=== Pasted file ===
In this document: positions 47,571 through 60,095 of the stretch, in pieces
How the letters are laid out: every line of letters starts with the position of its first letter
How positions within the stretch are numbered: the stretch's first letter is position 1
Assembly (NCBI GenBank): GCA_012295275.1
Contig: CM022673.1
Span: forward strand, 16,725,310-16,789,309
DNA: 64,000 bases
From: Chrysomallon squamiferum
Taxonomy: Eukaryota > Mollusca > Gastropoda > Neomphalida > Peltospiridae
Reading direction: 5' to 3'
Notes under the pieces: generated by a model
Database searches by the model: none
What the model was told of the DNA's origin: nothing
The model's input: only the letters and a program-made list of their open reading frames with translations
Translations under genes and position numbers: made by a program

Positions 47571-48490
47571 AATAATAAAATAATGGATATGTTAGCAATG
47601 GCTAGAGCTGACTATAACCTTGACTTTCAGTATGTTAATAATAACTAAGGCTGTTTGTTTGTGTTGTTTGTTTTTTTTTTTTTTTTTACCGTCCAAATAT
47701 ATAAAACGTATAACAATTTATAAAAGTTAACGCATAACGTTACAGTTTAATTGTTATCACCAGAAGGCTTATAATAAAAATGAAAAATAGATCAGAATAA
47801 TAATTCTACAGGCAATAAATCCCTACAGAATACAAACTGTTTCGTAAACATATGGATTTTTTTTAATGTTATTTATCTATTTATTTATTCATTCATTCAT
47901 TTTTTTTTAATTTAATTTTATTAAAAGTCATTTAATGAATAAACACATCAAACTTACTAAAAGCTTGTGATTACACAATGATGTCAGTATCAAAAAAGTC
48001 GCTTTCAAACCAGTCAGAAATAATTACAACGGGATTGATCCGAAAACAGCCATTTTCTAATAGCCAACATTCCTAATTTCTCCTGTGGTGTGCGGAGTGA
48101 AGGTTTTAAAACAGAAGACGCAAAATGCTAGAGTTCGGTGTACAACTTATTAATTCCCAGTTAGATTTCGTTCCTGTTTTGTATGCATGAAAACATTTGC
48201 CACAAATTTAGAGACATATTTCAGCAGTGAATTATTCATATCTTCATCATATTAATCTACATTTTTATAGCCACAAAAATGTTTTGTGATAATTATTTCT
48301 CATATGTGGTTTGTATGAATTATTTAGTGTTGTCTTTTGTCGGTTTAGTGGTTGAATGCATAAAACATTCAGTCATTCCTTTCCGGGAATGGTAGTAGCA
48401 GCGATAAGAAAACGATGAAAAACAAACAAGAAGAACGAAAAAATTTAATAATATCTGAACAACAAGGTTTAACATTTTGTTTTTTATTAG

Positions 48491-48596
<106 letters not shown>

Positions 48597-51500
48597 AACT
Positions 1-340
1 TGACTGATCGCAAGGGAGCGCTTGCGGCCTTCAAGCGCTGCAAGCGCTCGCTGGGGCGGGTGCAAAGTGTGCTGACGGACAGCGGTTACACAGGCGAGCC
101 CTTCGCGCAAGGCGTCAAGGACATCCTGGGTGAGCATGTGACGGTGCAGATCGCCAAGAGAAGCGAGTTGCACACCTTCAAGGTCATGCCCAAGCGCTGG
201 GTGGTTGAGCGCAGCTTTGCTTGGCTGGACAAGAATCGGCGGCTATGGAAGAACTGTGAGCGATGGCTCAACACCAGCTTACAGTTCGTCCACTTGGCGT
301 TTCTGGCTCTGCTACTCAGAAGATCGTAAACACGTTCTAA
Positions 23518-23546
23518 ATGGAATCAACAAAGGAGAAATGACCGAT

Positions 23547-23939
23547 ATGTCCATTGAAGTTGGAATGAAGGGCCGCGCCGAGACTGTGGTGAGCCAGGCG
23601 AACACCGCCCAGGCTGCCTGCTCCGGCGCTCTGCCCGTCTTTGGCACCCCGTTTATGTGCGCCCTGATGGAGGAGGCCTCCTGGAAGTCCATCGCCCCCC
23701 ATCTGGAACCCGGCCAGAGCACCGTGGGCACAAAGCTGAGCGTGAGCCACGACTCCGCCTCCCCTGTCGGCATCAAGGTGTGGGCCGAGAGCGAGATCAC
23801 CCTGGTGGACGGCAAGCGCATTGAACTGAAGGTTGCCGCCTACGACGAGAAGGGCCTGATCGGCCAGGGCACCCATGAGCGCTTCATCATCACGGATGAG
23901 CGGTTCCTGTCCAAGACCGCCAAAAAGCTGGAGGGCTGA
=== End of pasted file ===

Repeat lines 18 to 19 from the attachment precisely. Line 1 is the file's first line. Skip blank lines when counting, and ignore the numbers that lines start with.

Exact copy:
47601 GCTAGAGCTGACTATAACCTTGACTTTCAGTATGTTAATAATAACTAAGGCTGTTTGTTTGTGTTGTTTGTTTTTTTTTTTTTTTTTACCGTCCAAATAT
47701 ATAAAACGTATAACAATTTATAAAAGTTAACGCATAACGTTACAGTTTAATTGTTATCACCAGAAGGCTTATAATAAAAATGAAAAATAGATCAGAATAA